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Posted on on September 11th, 2017
by Pincas Jawetz (

August 30, 2017

An Open Letter To President Trump.

by Alon Ben-Meir, Professor at New York University.

An Open Letter To President Trump

has an Arabic translation as well.

I find it extremely hard to call you “President Trump” because sadly for America, you neither act like a president nor speak like one. You neither have the moral authority that a president needs to project, nor the courage of one. You have neither the vision of an enlightened president, nor the diplomatic savvy of one. You have neither the capacity to lead the nation as president, nor the competence of one. You have neither the credibility that the president must enjoy, nor the ability to get things done. You have neither the stability that the president must demonstrate, nor the consistency of one. You do not have the country’s interest at heart like a president, nor the grasp of what America’s role in world is all about. Here is why:

Your statement about the events in Charlottesville was appalling. There is no moral equivalency between white supremacists, Nazis, and the KKK, and law-abiding citizens who want to preserve America’s moral values, freedom, decency, and tolerance. You callously stated that there were “some very fine people on both sides”, which outraged Democrats and Republicans alike. Mr. Trump, there is only one side: the one of bigots and racists.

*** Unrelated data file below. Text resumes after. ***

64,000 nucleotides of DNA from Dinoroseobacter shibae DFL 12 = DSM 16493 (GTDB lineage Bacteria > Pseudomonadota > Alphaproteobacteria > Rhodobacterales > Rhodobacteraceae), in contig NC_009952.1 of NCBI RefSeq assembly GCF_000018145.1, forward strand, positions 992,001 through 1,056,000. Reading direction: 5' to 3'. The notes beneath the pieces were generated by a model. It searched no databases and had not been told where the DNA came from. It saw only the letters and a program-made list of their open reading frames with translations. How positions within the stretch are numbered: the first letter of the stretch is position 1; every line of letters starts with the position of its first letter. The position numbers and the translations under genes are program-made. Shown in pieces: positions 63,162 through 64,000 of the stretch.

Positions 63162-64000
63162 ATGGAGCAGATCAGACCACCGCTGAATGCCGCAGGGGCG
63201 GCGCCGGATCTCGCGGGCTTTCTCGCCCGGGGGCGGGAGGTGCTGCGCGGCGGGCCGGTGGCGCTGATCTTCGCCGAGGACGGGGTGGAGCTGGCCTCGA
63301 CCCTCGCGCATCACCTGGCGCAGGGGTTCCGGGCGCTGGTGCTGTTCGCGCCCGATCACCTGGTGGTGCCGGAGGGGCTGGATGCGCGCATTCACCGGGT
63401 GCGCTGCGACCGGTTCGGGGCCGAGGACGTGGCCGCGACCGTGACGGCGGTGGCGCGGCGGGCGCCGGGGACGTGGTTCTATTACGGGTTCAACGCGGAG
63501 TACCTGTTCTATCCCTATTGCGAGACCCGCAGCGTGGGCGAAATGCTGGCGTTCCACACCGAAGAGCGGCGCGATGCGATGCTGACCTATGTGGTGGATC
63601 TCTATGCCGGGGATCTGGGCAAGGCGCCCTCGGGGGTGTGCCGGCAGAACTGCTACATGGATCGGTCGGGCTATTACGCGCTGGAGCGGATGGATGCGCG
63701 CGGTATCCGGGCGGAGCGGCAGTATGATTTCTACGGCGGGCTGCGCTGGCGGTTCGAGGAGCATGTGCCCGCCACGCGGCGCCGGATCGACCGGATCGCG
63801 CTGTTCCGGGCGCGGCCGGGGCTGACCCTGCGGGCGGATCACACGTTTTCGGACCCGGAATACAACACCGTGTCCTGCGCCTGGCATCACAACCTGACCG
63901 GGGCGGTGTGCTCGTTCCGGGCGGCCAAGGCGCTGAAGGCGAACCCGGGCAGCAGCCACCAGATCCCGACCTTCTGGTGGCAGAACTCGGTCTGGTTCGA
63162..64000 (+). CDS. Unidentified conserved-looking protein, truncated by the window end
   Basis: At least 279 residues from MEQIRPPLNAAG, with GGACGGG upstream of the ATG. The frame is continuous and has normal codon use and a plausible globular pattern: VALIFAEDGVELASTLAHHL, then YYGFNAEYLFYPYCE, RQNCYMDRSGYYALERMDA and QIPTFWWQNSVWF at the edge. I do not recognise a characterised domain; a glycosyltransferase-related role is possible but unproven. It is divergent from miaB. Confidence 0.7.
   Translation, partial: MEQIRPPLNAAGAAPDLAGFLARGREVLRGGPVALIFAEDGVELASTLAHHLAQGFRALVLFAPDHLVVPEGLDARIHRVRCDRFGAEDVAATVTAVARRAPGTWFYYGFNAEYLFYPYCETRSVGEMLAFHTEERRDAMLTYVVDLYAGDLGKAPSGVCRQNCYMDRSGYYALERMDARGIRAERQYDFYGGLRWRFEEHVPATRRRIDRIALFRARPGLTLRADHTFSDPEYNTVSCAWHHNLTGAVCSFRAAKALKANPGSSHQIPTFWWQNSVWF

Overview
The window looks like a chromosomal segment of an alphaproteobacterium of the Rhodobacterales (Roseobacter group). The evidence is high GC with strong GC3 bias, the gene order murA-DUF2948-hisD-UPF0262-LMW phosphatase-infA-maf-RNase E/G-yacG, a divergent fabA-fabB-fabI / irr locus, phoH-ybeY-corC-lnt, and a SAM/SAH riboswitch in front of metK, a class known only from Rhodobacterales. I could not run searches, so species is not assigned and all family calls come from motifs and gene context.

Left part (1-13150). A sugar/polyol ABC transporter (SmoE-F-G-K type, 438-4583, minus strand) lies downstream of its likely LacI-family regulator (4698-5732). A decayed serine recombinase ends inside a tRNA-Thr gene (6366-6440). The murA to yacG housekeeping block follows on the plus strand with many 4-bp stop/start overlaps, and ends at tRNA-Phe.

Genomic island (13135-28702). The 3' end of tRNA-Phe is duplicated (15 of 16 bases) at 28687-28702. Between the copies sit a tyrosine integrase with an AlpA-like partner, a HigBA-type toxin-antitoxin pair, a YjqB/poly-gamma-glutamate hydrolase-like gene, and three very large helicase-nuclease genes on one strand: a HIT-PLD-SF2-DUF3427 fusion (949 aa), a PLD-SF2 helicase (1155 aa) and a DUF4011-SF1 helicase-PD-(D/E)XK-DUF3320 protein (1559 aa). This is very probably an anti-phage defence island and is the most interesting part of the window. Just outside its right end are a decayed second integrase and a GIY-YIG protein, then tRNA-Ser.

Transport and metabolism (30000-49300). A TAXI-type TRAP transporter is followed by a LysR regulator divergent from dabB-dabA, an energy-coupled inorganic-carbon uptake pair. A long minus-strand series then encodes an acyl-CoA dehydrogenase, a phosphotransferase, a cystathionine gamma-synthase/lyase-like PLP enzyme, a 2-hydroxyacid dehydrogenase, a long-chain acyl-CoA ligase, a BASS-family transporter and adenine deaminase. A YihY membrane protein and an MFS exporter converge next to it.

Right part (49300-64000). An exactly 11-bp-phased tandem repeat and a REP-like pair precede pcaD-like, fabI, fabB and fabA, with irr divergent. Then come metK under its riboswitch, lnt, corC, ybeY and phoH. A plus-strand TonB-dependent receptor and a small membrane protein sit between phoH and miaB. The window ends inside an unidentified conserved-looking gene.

You have made a mockery of the judiciary, rebuking judges for doing what is constitutionally required of them; you doubt the judgment and competence of judges because of their ethnic backgrounds, and you questioned the courts’ legal decisions because they did not suit your desired outcome. To be sure, you want and believe you have the right to operate above the law, and find it strange that the judiciary is independent and not even the president can bend the law. Your most recent egregious contempt for our judiciary was pardoning an open racist such as former Maricopa County, Arizona, Sheriff Joe Arpaio, who was found guilty of criminal contempt for violating the constitution by using racial profiling to jail Latinos.

You have made lying an art form. Between January 21st and July 19th of this year, you have lied 113 times, believing that if you repeat these lies time and again, they will eventually sink in as the truth in the public’s mind. Your credibility, however, is shot, and only a fool can trust a word you say.

You constantly label any news which is not to your liking as “fake news,” but you thrive on press coverage to satisfy your insatiable lust for self-aggrandizement. Your relentless charges against the media, accusing them of spreading fake news, opens the door for violence against reporters while you try to obscure your own false public statements.

You are a dictator in soul and spirit. No wonder you embrace despots like Russia’s Putin, Turkey’s Erdogan, and the Philippines’ Duterte. You envy them for they can purge and rampage their country with impunity, and you can’t. When things do not go your way, you become enraged, vindictive, and mean.